60% of children say they have experienced some form of cyberbullying and one in three teenagers have encountered some form of cyber threat. If you find those statistics surprising consider that children are exposed to technology more now than ever. Toddlers as young as two have their own iPad or tablet and are exposed to screen time more frequently than any other generation.
90% percent of victims of cyberbullying do not inform a parent or guardian of the abuse, that is an alarming statistic. Cyberbullying can lead to depression and suicidal thoughts and it often goes unnoticed unlike its more noticeable big brother.
So, in the day and age of technology leading the way, what can a concerned parent to? Well, communication is the key. It is crucial to have an honest and open relationship with your child. Explain to them what constitutes cyberbullying. The legal definition: “threats or other offense behavior sent online to a victim or sent or posted online about the victim to see.” In simpler terms: sending mean or hurtful messages, e-mails, tweets, photos etc. It is important to protect your child from cyberbullying but also save them from becoming the bully.
Tips to prevent cyberbullying:
- Tell your child that it is of the utmost importance that they tell you if they become a victim of cyberbullying.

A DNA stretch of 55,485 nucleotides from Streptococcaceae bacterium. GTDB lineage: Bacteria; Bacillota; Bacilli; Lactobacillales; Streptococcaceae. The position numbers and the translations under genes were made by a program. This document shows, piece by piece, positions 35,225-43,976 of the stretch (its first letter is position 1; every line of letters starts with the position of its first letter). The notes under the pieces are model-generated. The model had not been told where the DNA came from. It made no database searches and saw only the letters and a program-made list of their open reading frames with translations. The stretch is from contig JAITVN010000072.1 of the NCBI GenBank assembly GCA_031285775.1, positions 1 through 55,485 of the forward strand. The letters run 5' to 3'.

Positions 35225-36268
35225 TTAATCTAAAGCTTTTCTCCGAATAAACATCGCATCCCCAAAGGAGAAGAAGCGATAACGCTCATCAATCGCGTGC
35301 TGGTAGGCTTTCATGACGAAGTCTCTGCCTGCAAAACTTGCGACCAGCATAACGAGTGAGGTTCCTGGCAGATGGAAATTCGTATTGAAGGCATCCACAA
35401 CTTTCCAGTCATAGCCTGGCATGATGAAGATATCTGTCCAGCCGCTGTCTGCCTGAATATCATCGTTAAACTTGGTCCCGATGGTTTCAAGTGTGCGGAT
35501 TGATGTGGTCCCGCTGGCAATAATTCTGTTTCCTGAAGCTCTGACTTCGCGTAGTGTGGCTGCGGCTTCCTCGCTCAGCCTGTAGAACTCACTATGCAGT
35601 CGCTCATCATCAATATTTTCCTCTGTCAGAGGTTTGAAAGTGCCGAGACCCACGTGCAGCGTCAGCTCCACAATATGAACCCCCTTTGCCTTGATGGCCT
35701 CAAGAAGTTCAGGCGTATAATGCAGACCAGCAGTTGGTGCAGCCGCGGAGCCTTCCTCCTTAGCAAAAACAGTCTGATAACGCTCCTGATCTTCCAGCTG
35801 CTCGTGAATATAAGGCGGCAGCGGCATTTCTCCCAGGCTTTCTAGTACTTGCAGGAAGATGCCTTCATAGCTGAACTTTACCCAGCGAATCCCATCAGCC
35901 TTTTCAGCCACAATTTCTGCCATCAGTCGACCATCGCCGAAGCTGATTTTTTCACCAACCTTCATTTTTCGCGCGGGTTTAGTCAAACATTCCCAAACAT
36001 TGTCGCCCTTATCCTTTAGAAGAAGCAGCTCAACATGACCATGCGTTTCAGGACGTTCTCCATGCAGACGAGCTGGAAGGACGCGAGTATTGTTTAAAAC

- Install monitoring software on your child’s smart devices and tell your child that as a parent it is your responsibility to monitor interactions when you consider it necessary. Net Nanny is an example of monitoring software that allows you to monitor web content and activity on any device anywhere.
- Filter and block on your web browser. This tool limits access to certain sites, words or images. Some filters can apply to websites others to e-mail, chat and IM.
- Find out which social networks your child uses (Facebook, Twitter, Instagram and Snapchat most likely).
- Friend or follow your child on social media platforms or ask another adult to do it on your behalf, so that you can be kept in the loop with their social media interactions.
- Educate your child and show them examples of media (photos and videos) that could cause problems and incite bullying on social media.
- Never answer any comments or messages of bullies on social media.
- Block the bully (there are block options on all social media platform or the option to report a bully, you could also block the email address of the bully).
- Keep all evidence of cyber bullying including comments, emails and text messages.
- Remind your child the internet is forever. Even if something is deleted somewhere, some trace of it will still be found.